The Null Device


Maestro of super-stylish violence Quentin Tarantino has announced that he wants to make a sequel to the Kill Bill films, with Uma Thurman dispatching more baddies in ultra-cool ways. Of course, with both the titular Bill and the actor (David Carradine) who played him being dead, there is some speculation over what form such a sequel would take:

Option #1 - Bride on the Run. Remember in the first Kill Bill, where Uma Thurman murdered Vivica A Fox's character in front of her four-year-old daughter? The most obvious plotline for Kill Bill 3 would centre on the daughter's efforts to track down and kill Thurman in retaliation. She'd be 15 by 2014, so that would really tap into the key Hannah Montana demographic. In fact, why not go even further and make it a musical? Everyone could learn valuable life lessons about the importance of friendship and the littlest Jonas brother could play the love interest. Perfect.
Option #4 - The Death Proof Option. Kill Bill 3 opens with Thurman setting out to kill Bill, before realising that she's already killed Bill. So instead, she spends two and a half hours waffling aimlessly about nothing in an indulgent faux-hip way to the sound of the same tired old surf guitar records that everyone started getting sick of a decade ago. Something marginally exciting might happen at the end, but nobody notices because they've fallen asleep or left the cinema. This is the option most likely to reach fruition.
Myself, I am partial to this idea.
In one sequence Tarantino called "distinctly Tarantino-esque," Slim delivers an unexpectedly poetic monologue on cheeseburgers while dancing to an Ennio Morricone instrumental with a drug-addled Uma Thurman. And in the film's stunning climax, Slim remembers his training with a martial arts expert in China and then exacts revenge on the film's antagonists: a Nazi colonel, a Hollywood stuntman, and a Los Angeles syndicate of 88 yakuza warriors.

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Wikipedia has a list of unusual deaths from antiquity to the present day. They range from examples of sadistic ingenuity (how much thought has been expended throughout history on inventing fitting tortures for those who shouldn't be allowed to die too painlessly?) and parables of the mighty undone by their folly, through to the inexplicable and the highly peculiar:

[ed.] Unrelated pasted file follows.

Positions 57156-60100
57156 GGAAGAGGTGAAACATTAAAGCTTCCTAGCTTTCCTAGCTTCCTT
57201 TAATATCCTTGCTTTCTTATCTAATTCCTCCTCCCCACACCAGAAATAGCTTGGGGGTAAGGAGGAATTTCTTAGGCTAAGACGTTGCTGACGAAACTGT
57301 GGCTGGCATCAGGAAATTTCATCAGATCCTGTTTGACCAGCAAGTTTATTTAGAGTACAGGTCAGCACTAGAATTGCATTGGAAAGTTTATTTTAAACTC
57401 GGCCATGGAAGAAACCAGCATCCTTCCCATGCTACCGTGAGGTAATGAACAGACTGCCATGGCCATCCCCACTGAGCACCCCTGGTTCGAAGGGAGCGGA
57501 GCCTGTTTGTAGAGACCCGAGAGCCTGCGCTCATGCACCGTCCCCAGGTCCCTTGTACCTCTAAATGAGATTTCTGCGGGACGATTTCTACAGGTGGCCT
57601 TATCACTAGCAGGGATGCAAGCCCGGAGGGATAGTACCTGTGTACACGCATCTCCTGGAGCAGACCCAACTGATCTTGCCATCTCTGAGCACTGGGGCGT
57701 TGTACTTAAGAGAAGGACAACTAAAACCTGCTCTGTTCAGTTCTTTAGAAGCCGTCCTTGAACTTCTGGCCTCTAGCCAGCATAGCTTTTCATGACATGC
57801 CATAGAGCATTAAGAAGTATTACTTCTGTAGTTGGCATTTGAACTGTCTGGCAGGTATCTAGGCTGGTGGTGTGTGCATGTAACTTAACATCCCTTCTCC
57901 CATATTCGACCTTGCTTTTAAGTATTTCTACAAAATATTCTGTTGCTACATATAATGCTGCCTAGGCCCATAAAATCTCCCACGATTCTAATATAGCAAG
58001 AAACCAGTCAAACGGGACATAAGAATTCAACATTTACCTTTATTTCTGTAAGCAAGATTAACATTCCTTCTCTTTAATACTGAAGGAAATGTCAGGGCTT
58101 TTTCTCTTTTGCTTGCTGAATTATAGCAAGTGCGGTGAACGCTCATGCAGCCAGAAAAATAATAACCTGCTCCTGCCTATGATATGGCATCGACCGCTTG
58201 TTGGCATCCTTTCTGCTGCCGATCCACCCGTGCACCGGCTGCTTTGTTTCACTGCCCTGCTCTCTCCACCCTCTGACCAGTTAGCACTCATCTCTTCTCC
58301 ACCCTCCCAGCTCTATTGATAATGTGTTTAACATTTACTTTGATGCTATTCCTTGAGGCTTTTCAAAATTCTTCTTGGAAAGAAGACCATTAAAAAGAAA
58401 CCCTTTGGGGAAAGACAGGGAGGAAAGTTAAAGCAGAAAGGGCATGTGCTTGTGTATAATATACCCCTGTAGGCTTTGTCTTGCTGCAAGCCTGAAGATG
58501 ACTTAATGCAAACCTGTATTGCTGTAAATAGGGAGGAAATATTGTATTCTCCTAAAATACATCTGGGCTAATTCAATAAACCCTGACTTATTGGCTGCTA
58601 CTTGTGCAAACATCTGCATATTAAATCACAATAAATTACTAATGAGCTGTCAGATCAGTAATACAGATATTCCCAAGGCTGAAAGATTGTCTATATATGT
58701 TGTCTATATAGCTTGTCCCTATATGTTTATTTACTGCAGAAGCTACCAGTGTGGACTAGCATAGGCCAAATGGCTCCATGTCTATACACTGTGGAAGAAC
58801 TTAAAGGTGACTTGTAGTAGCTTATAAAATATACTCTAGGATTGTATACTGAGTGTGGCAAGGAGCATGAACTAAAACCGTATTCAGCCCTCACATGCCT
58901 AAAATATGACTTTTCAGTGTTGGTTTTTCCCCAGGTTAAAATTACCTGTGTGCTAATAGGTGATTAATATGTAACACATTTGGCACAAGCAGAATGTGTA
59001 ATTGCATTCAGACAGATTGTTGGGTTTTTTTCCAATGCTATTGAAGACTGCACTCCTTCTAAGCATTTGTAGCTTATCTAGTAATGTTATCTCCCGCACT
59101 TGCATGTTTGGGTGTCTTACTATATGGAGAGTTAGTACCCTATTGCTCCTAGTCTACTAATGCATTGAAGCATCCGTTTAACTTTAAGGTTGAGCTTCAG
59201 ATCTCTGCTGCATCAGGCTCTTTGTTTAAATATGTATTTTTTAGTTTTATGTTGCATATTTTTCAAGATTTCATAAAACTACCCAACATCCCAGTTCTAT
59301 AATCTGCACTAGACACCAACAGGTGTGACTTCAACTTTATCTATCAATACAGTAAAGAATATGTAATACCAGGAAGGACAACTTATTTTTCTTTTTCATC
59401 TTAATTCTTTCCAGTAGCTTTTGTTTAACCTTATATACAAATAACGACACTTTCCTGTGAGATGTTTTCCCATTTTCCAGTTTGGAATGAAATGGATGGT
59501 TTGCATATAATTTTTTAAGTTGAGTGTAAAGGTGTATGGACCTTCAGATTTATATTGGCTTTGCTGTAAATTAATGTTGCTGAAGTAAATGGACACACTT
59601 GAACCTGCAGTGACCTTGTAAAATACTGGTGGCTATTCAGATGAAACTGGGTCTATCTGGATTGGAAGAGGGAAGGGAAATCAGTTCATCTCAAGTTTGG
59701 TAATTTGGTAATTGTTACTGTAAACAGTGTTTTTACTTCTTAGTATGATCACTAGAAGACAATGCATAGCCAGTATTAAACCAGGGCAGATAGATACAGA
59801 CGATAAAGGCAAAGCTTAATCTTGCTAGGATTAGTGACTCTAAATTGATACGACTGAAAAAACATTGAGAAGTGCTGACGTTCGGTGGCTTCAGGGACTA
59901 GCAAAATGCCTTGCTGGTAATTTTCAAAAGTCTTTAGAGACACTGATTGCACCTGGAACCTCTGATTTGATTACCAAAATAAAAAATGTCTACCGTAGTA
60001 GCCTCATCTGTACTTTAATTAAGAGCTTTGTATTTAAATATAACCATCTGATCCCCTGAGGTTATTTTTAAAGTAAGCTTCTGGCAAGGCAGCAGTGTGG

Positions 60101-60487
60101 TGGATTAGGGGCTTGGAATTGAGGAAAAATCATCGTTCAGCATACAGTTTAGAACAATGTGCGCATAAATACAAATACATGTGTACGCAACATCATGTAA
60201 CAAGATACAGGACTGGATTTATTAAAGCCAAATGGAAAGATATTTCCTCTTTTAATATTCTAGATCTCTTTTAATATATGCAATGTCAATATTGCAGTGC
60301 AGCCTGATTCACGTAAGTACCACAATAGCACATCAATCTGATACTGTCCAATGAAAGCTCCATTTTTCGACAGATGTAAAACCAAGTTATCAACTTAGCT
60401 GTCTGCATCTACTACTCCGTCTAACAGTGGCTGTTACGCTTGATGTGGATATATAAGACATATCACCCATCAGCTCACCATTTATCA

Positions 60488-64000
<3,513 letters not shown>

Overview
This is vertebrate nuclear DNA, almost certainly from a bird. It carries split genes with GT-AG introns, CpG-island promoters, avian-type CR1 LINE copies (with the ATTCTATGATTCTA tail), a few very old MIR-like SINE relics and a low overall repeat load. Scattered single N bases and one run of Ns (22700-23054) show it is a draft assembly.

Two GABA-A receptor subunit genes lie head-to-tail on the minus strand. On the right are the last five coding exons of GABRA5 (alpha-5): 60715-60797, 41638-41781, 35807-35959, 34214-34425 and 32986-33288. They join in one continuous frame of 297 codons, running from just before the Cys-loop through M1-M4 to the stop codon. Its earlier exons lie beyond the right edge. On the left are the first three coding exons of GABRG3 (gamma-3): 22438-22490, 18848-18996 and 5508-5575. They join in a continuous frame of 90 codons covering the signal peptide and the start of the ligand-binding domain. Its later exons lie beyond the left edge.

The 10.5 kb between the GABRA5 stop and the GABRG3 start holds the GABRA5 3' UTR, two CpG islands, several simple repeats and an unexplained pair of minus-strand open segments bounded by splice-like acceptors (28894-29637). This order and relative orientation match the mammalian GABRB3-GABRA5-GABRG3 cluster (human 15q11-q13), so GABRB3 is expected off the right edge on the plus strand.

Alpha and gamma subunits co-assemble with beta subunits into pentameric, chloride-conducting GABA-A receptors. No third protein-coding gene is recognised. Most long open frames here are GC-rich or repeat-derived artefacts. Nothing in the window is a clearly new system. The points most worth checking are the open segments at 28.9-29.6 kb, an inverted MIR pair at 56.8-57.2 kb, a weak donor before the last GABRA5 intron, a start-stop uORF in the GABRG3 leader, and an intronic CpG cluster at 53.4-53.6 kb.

1410: Martin I of Aragon died from a lethal combination of indigestion and uncontrollable laughing.
1599: Nanda Bayin, a Burman king, reportedly laughed to death when informed, by a visiting Italian merchant, that "Venice was a free state without a king."
1660: Thomas Urquhart, Scottish aristocrat, polymath and first translator of Rabelais into English, is said to have died laughing upon hearing that Charles II had taken the throne.
Death from uncontrollable laughter seems to be somewhat of a recurring theme. (Thomas Urquhart, incidentally, was an early proponent of a constructed universal language, and was a character in Andrew Drummond's excellent comic novel concerning the squabbles between utopian language proponents, A Handbook of Volapük.)

Other odd deaths, not involving uncontrollable laughter, include:

892: Sigurd the Mighty of Orkney strapped the head of a defeated foe to his leg, the tooth of which grazed against him as he rode his horse, causing the infection which killed him.
1649: Sir Arthur Aston, Royalist commander of the garrison during the Siege of Drogheda, was beaten to death with his own wooden leg, which the Parliamentarian soldiers thought concealed golden coins.
1930: William Kogut, an inmate on death row at San Quentin, decided to commit suicide using only the rudimentary tools available to him in his prison cell. He began by tearing up several packs of playing cards, giving particular focus to obtaining pieces with red ink (at the time, the ink in red playing cards contained nitrocellulose, which is flammable and when wet can create an explosive mixture), and stuffed them into a pipe. He then plugged one end of the pipe firmly with a broom handle and poured water into the other end to soak the card pieces. He then placed the pipe on a kerosene heater next to his bed and placed the open end firmly against his head. The heater turned the water into steam and eventually enough pressure built up inside the pipe so that when it burst, the explosion shot out bits of playing cards with enough force to penetrate Kogut's skull, killing him. In a suicide note, Kogut stated that he and he alone should punish himself for his crimes.
1959: In the Dyatlov Pass incident, Nine ski hikers in the Ural Mountains abandoned their camp in the middle of the night in apparent terror, some clad only in their underwear despite sub-zero weather. Six of the hikers died of hypothermia and three by unexplained fatal injuries. Though the corpses showed no signs of struggle, one victim had a fatal skull fracture, two had major chest fractures (comparable in force to a car accident), and one was missing her tongue. The victims' clothing also contained high levels of radiation. Soviet investigators determined only that "a compelling unknown force" had caused the deaths, barring entry to the area for years thereafter.
Along similar lines: List of inventors killed by their own inventions.

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